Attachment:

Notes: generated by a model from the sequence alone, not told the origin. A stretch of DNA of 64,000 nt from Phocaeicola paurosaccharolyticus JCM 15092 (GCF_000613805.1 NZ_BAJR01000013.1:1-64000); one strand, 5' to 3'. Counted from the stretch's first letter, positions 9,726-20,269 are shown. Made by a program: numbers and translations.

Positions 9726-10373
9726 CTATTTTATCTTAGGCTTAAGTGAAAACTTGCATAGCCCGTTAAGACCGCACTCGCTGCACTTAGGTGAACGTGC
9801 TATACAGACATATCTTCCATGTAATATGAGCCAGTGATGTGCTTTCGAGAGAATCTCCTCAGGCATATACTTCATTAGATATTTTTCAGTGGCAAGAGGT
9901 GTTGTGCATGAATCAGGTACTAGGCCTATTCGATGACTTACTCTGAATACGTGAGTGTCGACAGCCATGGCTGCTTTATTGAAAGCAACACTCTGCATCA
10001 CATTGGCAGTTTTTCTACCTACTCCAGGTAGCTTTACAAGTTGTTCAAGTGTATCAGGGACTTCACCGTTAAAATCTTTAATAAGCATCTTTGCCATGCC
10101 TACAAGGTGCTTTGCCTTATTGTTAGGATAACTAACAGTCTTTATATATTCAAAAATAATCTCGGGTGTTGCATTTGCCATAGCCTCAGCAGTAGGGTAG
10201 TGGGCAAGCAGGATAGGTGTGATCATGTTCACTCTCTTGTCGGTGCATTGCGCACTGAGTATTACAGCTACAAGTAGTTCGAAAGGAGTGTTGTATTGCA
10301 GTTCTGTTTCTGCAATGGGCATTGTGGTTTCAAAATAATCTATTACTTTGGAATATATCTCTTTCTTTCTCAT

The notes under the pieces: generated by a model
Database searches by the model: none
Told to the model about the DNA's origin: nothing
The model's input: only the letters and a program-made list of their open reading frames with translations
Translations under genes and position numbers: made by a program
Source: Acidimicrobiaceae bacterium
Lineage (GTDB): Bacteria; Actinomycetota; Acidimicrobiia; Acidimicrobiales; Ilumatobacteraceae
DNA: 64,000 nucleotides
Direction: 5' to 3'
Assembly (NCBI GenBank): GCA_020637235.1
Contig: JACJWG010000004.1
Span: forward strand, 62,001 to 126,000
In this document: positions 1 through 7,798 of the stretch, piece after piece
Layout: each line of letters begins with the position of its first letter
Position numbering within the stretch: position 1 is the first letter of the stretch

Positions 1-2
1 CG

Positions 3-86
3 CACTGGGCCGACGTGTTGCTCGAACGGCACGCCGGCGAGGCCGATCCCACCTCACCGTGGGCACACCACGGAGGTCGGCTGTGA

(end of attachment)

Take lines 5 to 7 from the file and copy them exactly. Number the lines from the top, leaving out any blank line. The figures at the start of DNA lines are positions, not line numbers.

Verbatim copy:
9901 GTTGTGCATGAATCAGGTACTAGGCCTATTCGATGACTTACTCTGAATACGTGAGTGTCGACAGCCATGGCTGCTTTATTGAAAGCAACACTCTGCATCA
10001 CATTGGCAGTTTTTCTACCTACTCCAGGTAGCTTTACAAGTTGTTCAAGTGTATCAGGGACTTCACCGTTAAAATCTTTAATAAGCATCTTTGCCATGCC
10101 TACAAGGTGCTTTGCCTTATTGTTAGGATAACTAACAGTCTTTATATATTCAAAAATAATCTCGGGTGTTGCATTTGCCATAGCCTCAGCAGTAGGGTAG